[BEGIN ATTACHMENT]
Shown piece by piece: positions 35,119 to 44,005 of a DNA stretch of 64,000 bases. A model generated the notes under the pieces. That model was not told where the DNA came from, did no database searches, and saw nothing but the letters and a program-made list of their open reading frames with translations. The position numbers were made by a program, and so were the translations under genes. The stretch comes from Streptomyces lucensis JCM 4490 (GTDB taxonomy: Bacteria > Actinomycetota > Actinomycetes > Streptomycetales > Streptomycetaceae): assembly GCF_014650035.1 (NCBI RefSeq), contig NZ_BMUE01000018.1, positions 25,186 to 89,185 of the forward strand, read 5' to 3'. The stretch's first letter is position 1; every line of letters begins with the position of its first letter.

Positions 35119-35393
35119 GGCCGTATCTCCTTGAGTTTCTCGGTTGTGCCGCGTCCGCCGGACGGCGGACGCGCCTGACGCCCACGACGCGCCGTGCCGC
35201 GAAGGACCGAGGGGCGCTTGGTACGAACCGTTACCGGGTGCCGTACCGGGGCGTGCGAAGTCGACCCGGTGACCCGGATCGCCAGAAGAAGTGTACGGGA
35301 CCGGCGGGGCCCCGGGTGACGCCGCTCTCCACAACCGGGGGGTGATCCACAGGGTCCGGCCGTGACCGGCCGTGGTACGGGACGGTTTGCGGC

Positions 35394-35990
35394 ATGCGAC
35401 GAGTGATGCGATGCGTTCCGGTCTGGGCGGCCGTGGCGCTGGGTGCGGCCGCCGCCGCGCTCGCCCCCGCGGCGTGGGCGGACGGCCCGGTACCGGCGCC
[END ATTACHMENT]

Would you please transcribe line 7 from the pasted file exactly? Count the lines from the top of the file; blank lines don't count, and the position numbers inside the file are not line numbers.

35394 ATGCGAC